As an experienced communications agency, we can manage the entire process, from planning through to delivery. This often includes: drafting of topics to pre-pitch to journalists to assess their levels of interest; interviewing subject matter experts; ghost-writing or copy editing; then pitching the final story to journalists.
We have a team of seasoned experts who have helped to build the reputations of our clients, by using the expertise and knowledge that already exists within their organisations.
How we can help you secure top tier media coverage
Finding relevance to the news agenda (through media monitoring and horizon scanning) is crucial in identifying the best opportunities. But having the agility to respond in time is the key to securing top tier coverage.
During the Covid-19 pandemic, we worked closely with The Open Data Institute, to place several high profile thought leadership pieces. The pieces related to the outbreak and subsequent data issues around privacy and tracking that have arisen. Our speed in pivoting to the current news agenda helped us secure coverage in The Telegraph, Guardian, Financial Times, and the BBC.
Should everyone be doing it?
Thought leadership is as important for younger brands wishing to build their reputation, as it is for more established brands looking to explore new sectors and industries. When the Allegory team is developing a thought leadership campaign for our clients, these are some of the questions that we would try to answer:
- How can thought leadership support the goals of their organisation?
- What new or unique knowledge can they bring to the conversation?
- Is there anyone else already ‘thought leading’ in this space? If they are, then could a collaboration on content have more impact with their target audiences (who are likely to be similar)?
- Are they justified in positioning themselves as a ‘thought leader’ in this sector?
- Are they aiming for a national audience, or are they trying to target a specific audience, for example through trade publications?
- Who actually has the thought leading view? In other words, who gets the byline for the piece?
You can find out more about the organisations that we have helped through media relations and thought leadership campaigns, here.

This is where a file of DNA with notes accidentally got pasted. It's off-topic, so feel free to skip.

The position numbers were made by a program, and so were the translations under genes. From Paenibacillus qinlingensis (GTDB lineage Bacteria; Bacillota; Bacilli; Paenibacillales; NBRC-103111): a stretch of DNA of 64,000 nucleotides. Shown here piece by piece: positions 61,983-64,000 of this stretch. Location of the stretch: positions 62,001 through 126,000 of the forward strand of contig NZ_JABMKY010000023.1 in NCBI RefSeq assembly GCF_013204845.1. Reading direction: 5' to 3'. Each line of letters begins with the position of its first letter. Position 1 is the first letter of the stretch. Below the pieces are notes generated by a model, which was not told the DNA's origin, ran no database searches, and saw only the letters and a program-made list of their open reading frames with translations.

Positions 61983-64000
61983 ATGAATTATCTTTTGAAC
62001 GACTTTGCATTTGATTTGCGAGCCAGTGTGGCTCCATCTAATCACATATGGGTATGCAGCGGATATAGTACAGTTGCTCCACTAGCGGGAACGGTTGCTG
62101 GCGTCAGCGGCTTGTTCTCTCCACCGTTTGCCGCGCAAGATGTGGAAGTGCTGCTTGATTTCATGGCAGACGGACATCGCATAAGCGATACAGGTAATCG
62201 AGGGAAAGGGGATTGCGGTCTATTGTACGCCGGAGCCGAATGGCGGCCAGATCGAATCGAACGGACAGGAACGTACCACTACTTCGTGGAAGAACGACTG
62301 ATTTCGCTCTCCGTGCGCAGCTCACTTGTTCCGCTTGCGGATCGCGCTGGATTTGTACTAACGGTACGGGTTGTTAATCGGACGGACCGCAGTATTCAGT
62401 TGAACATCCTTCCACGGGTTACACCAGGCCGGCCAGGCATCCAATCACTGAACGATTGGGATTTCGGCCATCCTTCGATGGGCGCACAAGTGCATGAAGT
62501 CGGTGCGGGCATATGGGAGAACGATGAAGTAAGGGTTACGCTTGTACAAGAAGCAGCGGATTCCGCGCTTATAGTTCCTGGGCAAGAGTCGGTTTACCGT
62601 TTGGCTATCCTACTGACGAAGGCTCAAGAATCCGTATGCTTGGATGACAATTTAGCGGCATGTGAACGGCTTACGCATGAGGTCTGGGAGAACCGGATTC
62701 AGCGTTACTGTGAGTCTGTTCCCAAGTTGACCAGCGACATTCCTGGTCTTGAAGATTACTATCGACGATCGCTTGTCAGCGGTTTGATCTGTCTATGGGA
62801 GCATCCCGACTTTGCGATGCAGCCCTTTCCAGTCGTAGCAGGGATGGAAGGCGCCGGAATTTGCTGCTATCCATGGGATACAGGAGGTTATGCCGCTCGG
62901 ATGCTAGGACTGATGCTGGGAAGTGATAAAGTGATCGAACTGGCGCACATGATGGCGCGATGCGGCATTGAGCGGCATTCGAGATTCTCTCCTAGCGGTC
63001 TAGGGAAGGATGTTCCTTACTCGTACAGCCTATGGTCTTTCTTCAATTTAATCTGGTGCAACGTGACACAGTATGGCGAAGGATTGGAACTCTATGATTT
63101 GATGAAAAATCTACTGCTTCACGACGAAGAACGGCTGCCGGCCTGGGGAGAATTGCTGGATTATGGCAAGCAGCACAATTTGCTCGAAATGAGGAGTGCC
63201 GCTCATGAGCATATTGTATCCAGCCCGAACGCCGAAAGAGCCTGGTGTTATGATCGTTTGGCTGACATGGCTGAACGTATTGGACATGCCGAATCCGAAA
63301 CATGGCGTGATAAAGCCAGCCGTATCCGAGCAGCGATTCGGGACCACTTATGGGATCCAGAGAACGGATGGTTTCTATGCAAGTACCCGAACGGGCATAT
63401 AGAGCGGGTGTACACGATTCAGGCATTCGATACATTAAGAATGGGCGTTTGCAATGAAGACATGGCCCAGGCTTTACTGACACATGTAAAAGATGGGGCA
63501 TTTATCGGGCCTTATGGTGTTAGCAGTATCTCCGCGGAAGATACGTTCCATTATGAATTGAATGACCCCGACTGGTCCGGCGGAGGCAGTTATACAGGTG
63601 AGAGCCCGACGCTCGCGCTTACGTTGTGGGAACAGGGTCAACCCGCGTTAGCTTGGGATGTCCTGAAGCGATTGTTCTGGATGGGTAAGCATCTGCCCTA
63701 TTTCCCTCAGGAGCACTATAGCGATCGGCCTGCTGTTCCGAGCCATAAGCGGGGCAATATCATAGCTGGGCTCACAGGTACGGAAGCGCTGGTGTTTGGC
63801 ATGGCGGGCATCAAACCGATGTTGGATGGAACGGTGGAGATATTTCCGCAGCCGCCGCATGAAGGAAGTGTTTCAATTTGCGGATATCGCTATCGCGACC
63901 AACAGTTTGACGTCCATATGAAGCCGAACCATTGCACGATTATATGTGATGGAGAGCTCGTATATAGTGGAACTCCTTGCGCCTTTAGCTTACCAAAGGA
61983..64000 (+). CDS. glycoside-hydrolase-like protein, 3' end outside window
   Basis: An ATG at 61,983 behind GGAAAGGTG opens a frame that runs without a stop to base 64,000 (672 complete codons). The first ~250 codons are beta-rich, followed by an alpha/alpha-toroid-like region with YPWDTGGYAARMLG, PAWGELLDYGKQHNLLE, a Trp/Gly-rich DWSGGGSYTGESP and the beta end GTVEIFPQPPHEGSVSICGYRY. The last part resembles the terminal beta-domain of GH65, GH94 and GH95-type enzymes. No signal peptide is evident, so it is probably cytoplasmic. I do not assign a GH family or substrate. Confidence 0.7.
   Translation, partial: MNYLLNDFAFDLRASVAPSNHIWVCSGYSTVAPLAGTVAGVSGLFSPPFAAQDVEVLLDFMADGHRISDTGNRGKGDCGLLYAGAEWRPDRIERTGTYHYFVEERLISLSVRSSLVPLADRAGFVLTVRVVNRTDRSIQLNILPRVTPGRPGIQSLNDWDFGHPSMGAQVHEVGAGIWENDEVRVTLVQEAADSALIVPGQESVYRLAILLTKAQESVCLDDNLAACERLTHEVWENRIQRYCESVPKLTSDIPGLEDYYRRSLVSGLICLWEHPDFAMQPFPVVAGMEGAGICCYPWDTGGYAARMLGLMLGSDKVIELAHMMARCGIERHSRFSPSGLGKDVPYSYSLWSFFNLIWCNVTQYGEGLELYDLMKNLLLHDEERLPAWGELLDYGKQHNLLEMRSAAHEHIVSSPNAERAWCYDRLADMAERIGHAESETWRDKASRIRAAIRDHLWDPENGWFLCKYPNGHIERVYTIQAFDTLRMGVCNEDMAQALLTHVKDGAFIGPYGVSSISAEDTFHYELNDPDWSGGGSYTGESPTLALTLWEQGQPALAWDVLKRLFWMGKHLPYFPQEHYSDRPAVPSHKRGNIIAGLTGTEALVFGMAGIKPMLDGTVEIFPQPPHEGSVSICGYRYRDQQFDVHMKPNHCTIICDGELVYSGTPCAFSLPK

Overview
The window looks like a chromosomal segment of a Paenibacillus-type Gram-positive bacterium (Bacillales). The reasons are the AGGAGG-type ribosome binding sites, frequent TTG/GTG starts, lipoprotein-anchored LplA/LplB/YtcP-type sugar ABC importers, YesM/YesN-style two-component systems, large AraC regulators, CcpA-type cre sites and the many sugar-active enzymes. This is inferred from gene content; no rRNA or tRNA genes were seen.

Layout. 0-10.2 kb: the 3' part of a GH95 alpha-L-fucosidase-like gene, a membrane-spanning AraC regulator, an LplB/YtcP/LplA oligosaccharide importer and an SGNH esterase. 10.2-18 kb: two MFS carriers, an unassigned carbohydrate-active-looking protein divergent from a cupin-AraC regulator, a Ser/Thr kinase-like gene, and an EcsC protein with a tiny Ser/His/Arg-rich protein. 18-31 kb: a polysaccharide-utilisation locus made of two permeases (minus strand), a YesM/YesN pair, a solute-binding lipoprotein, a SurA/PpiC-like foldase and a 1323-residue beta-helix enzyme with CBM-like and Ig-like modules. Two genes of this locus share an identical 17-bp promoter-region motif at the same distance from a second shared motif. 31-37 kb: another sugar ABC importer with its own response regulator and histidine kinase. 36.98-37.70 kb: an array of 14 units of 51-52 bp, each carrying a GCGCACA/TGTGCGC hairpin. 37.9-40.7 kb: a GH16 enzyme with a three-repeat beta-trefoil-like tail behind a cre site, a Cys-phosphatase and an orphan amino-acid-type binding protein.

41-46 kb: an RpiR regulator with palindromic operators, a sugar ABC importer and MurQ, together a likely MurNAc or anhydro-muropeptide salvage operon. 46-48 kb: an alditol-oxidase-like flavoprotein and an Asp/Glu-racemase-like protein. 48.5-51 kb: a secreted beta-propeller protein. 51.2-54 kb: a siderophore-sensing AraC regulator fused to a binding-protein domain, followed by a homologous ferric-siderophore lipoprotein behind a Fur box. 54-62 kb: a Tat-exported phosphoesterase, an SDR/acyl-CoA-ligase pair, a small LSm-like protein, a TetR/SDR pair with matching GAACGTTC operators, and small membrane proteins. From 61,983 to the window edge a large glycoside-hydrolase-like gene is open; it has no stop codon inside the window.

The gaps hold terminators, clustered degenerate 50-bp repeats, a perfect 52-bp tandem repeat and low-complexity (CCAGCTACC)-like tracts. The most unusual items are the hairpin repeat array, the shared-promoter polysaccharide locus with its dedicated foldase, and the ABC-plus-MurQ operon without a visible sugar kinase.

If you want to explore how a thought leadership campaign could benefit your organisation, please get in contact with our business development manager, Simon Davies.
What is reactive media relations?
Navigating today’s competitive news environment is a daily challenge for many PR pros. Journalists are increasingly busy and receive thousands of emails from PRs trying to pitch stories, often in quite clumsy ways! Cast a glance at the social media feeds of many a frustrated journalist to find a myriad of stories about how PRs get it wrong! So PR professionals need to intelligently seize opportunities to showcase an organisation or individual’s expert view on the news of the day. That’s what reactive media relations is about.
Equally important as the proactive approach to media relations, reactive media relations (or reactive PR as it is also known) gives organisations the opportunity to display proficiency and thought leadership in a wide range of issues. Media monitoring is key to this exercise, as it is what allows PR practitioners to identify key stories where their organisation has something of value to say – the end goal being to position the organisation as a highly respected and knowledgeable expert on a variety of issues. There are different ways to respond to a piece of news, and here are three of the most effective.
Reactive comment is a core part of the reactive media toolkit. It is about responding to relevant news stories with pre-defined messaging, to raise awareness of an organisation’s work and communicate a robust position. This requires access to multiple spokespeople who can respond quickly to an identified piece of news. Comment is ideally signed off and shared with the press within one to two hours to stand the best chance of inclusion. Comments that don’t make the cut can be used for letters and subsequent outreach. No content should get lost!
Statements are used in a similar fashion to comment, but seek to extend the news story, offering a pertinent or urgent insight, correction or evolution of a news story. These should be shared with the press the same day if possible and aim to generate next-day coverage. Although they fall under the category of the reactive media toolkit, in some instances journalists would go directly to a specific organisation for an expert view. Unfortunately, that doesn’t happen all the time, it is therefore important that PR pros be proactive in identifying suitable statement opportunities for their clients so that they become top of mind for journalists. Long term, the organisation will be recognised as a highly respected leader in a specific realm and journalists will inevitably contact them to get their perspective on issues.